Lisa Clements, the wife of slain Colorado prisons director Tom Clements, leaves a memorial service at New Life Church in Colorado Springs on Monday.(Photo: Jerilee Bennett, The Gazette via AP
(USA TODAY) -- Ballistics tests confirm that the gun that killed Colorado prisons chief Tom Clements was used last week by a parolee who died after a shootout with Texas police, authorities said Monday afternoon.
The El Paso County Sheriff's Office in Colorado Springs said that "unique and often microscopic markings" found on shell casings in Texas and Colorado led investigators to determine that the gun belonged to Evan Ebel, 28.
Officials did not release the caliber or make of Ebel's gun.
"To safeguard the investigation, we will not provide details on what our investigators have learned thus far, nor will we share details in the future until such time the information does not jeopardize the investigation," the sheriff's office said in a statement..
Still unknown is whether Ebel acted alone in killing Clements, 58, when Clements answered the front door of his home in Monument, north of Colorado Springs, on Tuesday night.
"Some of the unanswered questions right now are, did Mr. Ebel act alone, and if he did, what was his role in this particular crime?'' said Lt. Jeff Kramer, El Paso County sheriff's spokesman. "What was the motive of this crime? We don't have the answers to that yet.''
He confirmed that Ebel was a member of 211 Crew, a white supremacist prison gang. One theory investigators are pursuing is that a gang leader inside the Colorado prison where Ebel served time may have been collaborating with him or directing his actions, Kramer said.
Kramer said he did not know if the gun had been linked to the March 17 slaying of Denver pizza delivery driver Nathan Leon or to other shootings.
Ebel died Thursday after a wild chase through two northern Texas counties ended in a gunfight that mortally wounded him. He was shot in the head, then later taken off life support at a Forth Worth hospital.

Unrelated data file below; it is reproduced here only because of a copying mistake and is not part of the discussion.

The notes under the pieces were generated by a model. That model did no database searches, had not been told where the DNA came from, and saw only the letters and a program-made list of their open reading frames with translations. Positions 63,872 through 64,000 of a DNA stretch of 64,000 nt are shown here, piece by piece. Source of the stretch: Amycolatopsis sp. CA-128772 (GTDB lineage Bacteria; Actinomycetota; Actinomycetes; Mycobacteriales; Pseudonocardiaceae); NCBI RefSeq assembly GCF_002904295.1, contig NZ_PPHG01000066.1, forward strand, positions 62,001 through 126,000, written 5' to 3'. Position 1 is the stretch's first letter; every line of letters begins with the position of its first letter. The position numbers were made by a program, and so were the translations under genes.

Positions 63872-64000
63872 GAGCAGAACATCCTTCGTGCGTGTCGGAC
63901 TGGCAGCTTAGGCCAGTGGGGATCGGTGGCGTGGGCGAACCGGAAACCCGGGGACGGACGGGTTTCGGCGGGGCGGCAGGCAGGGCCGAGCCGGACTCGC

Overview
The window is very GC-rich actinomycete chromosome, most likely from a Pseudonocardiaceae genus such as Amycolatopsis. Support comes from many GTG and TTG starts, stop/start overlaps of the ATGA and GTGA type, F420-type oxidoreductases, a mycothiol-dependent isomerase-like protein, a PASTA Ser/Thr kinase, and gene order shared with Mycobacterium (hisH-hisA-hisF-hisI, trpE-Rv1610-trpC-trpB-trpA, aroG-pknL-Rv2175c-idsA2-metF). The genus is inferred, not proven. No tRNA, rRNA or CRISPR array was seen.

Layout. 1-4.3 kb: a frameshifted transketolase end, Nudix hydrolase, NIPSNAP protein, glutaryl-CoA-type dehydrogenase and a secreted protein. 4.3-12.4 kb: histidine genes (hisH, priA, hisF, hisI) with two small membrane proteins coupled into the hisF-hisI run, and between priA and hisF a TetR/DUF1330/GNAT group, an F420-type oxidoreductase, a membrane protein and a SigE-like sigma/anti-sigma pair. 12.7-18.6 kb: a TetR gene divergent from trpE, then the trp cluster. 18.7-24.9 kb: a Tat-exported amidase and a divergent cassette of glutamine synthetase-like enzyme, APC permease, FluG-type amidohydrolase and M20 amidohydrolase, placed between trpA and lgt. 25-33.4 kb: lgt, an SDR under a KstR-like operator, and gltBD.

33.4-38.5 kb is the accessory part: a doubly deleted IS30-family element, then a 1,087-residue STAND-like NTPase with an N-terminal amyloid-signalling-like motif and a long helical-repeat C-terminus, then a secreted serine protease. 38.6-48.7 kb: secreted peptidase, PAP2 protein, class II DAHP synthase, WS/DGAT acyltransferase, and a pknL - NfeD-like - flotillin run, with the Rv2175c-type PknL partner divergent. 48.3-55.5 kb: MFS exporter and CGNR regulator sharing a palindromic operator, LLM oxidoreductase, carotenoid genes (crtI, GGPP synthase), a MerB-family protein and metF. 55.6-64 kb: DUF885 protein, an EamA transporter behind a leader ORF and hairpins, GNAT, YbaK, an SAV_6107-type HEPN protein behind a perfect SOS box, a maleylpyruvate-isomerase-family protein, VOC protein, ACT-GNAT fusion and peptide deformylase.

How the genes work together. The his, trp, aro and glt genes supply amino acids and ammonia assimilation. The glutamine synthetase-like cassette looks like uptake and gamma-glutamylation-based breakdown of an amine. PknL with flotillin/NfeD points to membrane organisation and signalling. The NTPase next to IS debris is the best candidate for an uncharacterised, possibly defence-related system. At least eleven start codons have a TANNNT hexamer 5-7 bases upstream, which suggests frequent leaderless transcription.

Ebel was paroled in January. In 2005, he was sentenced to eight years in prison for a carjacking in which he pistol whipped the driver and later crashed the car in Commerce City, Colo.
Last month, Colorado prison officials broke up a core group of white supremacist leaders at Sterling Correctional Complex, transferring some to another facility, prison officials toldThe Denver Post.
The 211 Crew -- the name refers to the California penal code designation for robbery -- was founded in 1995 in the Denver County Jail by Benjamin Davis, who is serving a 108-year sentence for racketeering, conspiracy and solicitation to commit assault. He has been identified as a "shot caller" -- an inmate who can order hits.
The gang, which numbers between 200 and 1,000 members, carries out deadly retributions in prison and earns money running methamphetamine and guns outside prison, said Mark Potok, a senior fellow at the Southern Poverty Law Center. The money is funneled back to gang leaders serving time, he said.
Monday's ballistics announcement came hours after friends, co-workers and Colorado Gov. John Hickenlooper turned out at a memorial service for Clements.
His grief-stricken widow said her husband would want justice for his killer but also "forgiveness."
"Last Tuesday night, Tom and I were watching TV and the doorbell rang. And my life was forever changed," Lisa Clements, flanked by their two daughters, told the crowd at New Life Church in Colorado Springs.
She said her husband believed in the cause of corrections and felt that anyone can be redeemed -- even his own killer.
"Tom believed in redemption, in the ability of the human heart to be changed," she said. "We pray for forgiveness and peace for the family of the man suspected of taking Tom's life, and we pray every day for forgiveness and peace in our own hearts."
"He would want justice, certainly," she said, choking back tears. "But moreover, he'd want forgiveness.
Hickenlooper, who hired Clements, praised him as "one of the finest people I've ever worked with."
A visibly shaken Hickenlooper, who told mourners he would "try to keep it together," said Clements had been dedicated to his work, particularly in trying to increase mental health services for inmates and to fight recidivism.
"He recognized that 97% of inmates in prison are going to be coming back and living as neighbors and we better focus on what we are going to do about it," Hickenlooper said.
Hickenlooper has said that he is a longtime friend of the suspect's father, attorney Jack Ebel, who testified two years ago before state lawmakers that solitary confinement was destroying his son's psyche.
The governor has confirmed that he mentioned the case to Clements as an example of why the prison system needed fixes before the job was offered, but the governor said he did not mention Evan Ebel by name.
There was no indication that Hickenlooper's relationship with the Ebels played a role in the shooting. Hickenlooper said he did not have any role in Evan Ebel's recent parole.